Warnings and Precautions

  • The adverse effects of Acthar are related primarily to its steroidogenic effects
  • Acthar may increase susceptibility to new infection or reactivation of latent infections
  • Suppression of the hypothalamic-pituitary-axis (HPA) may occur following prolonged therapy with the potential for adrenal insufficiency after withdrawal of the medication. Adrenal insufficiency may be minimized by tapering of the dose when discontinuing treatment. During recovery of the adrenal gland patients should be protected from the stress (e.g. trauma or surgery) by the use of corticosteroids. Monitor patients for effects of HPA suppression after stopping treatment
  • Cushing’s syndrome may occur during therapy but generally resolves after therapy is stopped. Monitor patients for signs and symptoms
  • Acthar can cause elevation of blood pressure, salt and water retention, and hypokalemia. Blood pressure, sodium and potassium levels may need to be monitored
  • Acthar often acts by masking symptoms of other diseases/disorders. Monitor patients carefully during and for a period following discontinuation of therapy
  • Acthar can cause GI bleeding and gastric ulcer. There is also an increased risk for perforation in patients with certain gastrointestinal disorders. Monitor for signs of bleeding
  • Acthar may be associated with central nervous system effects ranging from euphoria, insomnia, irritability, mood swings, personality changes, and severe depression, and psychosis. Existing conditions may be aggravated
  • Patients with comorbid disease may have that disease worsened. Caution should be used when prescribing Acthar in patients with diabetes and myasthenia gravis
  • Prolonged use of Acthar may produce cataracts, glaucoma and secondary ocular infections. Monitor for signs and symptoms
  • Acthar is immunogenic and prolonged administration of Acthar may increase the risk of hypersensitivity reactions. Neutralizing antibodies with chronic administration may lead to loss of endogenous ACTH activity
  • There is an enhanced effect in patients with hypothyroidism and in those with cirrhosis of the liver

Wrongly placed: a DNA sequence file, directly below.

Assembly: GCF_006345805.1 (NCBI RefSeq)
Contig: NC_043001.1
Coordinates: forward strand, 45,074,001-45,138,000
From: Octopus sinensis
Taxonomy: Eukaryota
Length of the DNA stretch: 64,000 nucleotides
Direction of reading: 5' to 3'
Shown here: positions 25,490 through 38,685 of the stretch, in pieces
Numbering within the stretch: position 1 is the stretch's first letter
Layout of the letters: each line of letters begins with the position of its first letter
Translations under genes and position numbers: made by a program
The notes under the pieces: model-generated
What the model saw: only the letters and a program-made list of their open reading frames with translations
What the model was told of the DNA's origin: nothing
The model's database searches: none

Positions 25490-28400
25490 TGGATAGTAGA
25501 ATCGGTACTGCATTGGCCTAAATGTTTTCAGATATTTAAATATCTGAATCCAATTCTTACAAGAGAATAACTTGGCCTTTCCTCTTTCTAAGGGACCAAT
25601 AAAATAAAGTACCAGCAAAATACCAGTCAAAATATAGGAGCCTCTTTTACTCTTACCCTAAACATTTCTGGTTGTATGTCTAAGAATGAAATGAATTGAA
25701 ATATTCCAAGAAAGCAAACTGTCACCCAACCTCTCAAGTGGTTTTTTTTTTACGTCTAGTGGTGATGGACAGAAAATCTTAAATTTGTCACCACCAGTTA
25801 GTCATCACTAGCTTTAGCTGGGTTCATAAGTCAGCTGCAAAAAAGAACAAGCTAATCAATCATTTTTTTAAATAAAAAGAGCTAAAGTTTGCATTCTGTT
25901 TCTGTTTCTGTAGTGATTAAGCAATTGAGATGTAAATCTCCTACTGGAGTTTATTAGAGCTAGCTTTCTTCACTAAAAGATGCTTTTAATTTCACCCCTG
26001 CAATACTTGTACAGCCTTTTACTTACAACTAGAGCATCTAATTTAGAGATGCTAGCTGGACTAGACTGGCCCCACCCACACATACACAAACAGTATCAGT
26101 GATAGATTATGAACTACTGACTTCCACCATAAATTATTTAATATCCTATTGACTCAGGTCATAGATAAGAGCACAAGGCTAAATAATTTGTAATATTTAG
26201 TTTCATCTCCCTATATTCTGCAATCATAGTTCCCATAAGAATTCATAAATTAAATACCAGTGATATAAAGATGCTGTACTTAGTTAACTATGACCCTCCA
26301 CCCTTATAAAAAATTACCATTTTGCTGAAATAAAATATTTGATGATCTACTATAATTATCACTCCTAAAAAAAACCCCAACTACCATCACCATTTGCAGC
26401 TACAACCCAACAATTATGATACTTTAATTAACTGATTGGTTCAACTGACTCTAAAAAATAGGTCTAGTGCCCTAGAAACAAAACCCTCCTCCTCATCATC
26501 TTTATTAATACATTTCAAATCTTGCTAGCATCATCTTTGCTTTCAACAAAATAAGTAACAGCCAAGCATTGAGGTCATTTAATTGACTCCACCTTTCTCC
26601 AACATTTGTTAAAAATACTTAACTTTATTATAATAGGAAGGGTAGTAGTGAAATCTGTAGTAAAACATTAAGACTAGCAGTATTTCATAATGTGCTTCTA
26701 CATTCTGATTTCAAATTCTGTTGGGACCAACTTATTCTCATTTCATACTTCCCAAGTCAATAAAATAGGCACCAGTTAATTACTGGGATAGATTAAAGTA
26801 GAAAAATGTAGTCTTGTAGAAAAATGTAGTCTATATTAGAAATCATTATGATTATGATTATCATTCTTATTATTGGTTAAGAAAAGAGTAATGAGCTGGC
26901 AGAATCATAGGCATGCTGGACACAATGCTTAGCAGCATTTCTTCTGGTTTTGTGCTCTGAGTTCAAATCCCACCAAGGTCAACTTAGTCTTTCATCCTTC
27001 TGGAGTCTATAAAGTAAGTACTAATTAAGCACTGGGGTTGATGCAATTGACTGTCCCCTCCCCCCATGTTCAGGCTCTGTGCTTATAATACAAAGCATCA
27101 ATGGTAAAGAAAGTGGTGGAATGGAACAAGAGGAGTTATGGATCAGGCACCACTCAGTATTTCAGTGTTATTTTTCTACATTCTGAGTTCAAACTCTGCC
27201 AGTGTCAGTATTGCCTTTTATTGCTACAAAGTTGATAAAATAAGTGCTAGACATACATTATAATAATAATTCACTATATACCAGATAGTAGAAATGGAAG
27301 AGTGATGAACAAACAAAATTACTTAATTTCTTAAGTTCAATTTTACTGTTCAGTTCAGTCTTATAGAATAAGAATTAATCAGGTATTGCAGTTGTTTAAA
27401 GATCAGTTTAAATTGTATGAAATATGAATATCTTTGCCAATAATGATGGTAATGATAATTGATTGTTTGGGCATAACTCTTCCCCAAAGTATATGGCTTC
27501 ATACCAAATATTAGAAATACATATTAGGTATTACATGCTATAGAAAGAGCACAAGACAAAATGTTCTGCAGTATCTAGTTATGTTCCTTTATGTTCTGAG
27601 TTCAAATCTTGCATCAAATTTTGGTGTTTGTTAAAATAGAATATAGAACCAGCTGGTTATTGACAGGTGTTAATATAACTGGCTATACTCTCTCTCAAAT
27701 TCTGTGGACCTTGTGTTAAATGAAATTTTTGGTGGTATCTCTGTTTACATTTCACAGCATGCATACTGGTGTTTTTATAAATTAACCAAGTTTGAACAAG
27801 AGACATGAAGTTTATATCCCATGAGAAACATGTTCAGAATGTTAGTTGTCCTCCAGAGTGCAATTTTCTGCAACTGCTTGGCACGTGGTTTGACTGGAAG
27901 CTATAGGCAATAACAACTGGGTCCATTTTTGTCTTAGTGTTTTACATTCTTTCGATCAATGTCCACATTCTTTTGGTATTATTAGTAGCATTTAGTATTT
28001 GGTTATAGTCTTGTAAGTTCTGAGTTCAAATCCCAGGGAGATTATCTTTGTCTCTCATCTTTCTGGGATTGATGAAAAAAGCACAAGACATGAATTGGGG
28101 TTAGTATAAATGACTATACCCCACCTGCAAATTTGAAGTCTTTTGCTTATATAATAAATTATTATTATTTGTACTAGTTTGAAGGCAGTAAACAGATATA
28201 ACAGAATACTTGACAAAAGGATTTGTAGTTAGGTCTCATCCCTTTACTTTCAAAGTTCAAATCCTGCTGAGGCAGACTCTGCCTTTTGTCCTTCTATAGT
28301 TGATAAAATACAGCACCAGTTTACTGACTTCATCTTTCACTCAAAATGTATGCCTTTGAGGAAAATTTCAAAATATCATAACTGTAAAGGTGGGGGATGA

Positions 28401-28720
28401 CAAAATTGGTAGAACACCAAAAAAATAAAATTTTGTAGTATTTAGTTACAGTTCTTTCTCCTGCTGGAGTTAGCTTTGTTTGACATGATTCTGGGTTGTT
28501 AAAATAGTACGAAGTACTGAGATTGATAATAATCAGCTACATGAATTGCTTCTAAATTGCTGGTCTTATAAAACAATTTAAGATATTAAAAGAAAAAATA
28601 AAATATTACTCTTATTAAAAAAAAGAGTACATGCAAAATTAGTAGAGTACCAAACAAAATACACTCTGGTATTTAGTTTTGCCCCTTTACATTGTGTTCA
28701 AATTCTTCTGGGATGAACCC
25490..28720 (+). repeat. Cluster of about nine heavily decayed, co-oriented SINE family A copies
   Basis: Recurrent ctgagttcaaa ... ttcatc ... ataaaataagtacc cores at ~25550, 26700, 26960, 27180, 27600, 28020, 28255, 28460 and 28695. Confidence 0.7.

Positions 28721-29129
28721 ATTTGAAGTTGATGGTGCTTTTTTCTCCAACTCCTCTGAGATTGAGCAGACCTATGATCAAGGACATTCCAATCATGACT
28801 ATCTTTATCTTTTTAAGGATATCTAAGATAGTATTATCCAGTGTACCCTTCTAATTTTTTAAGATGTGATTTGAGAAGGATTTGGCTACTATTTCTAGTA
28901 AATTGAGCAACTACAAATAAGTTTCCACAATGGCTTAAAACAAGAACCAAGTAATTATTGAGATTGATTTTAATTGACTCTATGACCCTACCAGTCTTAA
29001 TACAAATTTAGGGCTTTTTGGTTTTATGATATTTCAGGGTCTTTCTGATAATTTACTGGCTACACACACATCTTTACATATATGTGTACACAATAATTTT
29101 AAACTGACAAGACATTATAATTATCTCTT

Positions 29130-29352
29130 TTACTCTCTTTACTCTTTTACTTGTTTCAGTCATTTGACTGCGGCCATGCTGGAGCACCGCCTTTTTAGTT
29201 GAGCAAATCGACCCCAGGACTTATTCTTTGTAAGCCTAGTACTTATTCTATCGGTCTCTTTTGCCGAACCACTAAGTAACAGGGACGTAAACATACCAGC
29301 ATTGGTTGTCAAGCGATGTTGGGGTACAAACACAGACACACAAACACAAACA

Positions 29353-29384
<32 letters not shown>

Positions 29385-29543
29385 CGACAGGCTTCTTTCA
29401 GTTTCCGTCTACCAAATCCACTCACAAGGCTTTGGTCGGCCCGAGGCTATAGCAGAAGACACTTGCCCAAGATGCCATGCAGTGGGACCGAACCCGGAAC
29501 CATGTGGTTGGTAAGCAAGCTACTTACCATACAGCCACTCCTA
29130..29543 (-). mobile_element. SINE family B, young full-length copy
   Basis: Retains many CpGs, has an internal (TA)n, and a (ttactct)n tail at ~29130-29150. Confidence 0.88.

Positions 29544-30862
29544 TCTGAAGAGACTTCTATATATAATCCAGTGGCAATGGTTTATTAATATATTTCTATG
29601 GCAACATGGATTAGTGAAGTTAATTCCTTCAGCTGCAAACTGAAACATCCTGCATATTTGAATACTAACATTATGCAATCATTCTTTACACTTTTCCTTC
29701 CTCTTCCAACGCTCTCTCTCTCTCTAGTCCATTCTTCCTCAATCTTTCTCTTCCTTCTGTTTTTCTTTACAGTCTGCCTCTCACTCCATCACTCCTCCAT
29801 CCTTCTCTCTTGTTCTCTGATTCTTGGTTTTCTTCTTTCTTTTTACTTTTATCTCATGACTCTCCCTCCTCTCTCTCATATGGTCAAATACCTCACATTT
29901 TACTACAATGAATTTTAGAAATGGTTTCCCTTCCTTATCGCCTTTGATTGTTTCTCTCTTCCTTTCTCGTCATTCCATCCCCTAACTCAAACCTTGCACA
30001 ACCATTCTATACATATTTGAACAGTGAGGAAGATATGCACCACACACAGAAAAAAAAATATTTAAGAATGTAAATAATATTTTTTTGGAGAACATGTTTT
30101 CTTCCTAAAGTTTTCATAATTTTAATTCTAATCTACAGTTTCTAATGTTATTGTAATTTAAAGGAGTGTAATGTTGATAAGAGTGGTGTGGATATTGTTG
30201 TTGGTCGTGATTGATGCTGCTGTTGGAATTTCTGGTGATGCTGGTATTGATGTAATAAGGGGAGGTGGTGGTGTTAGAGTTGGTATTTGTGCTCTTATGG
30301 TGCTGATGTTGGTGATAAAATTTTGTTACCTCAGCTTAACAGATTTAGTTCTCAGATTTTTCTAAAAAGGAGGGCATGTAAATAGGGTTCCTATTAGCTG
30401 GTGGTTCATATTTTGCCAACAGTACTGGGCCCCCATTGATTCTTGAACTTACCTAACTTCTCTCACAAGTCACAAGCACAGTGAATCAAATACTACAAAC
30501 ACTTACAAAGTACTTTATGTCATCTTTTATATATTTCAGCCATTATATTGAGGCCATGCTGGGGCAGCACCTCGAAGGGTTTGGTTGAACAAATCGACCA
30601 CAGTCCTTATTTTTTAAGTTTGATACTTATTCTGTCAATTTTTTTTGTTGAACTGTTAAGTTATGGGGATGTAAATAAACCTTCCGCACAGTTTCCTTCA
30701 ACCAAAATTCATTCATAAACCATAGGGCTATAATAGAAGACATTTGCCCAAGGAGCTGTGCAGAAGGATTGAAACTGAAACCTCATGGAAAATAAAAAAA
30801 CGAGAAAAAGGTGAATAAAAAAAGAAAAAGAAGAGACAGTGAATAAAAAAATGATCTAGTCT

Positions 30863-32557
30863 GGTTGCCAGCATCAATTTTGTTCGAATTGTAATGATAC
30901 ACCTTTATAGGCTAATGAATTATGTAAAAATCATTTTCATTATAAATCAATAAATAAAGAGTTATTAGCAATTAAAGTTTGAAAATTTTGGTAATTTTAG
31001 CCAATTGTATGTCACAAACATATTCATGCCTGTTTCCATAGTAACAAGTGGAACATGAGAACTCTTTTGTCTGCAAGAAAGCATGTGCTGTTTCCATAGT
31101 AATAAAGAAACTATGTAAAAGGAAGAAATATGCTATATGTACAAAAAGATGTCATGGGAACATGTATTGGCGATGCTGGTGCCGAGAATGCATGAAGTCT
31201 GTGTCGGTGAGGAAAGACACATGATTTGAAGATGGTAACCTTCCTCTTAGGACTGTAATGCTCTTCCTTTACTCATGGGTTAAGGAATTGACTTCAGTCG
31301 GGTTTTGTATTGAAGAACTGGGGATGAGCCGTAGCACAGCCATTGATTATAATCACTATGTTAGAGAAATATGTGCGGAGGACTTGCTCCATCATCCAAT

• Long-term use may have negative effects on growth and physical development in children. Monitor pediatric patients
  • Decrease in bone density may occur. Bone density should be monitored for patients on long-term therapy
  • Pregnancy Class C: Acthar has been shown to have an embryocidal effect and should be used during pregnancy only if the potential benefit justifies the potential risk to the fetus

Adverse Reactions

  • Common adverse reactions for Acthar are similar to those of corticosteroids and include fluid retention, alteration in glucose tolerance, elevation in blood pressure, behavioral and mood changes, increased appetite and weight gain
  • Specific adverse reactions reported in IS clinical trials in infants and children under 2 years of age included: infection, hypertension, irritability, Cushingoid symptoms, constipation, diarrhea, vomiting, pyrexia, weight gain, increased appetite, decreased appetite, nasal congestion, acne, rash, and cardiac hypertrophy. Convulsions were also reported, but these may actually be occurring because some IS patients progress to other forms of seizures and IS sometimes mask other seizures, which become visible once the clinical spasms from IS resolve

Other adverse events reported are included in the full Prescribing Information.

Please see full Prescribing Information.

Indication

H.P. Acthar® Gel (repository corticotropin injection) is indicated to induce a diuresis or a remission of proteinuria in nephrotic syndrome without uremia of the idiopathic type or that due to lupus erythematosus.

References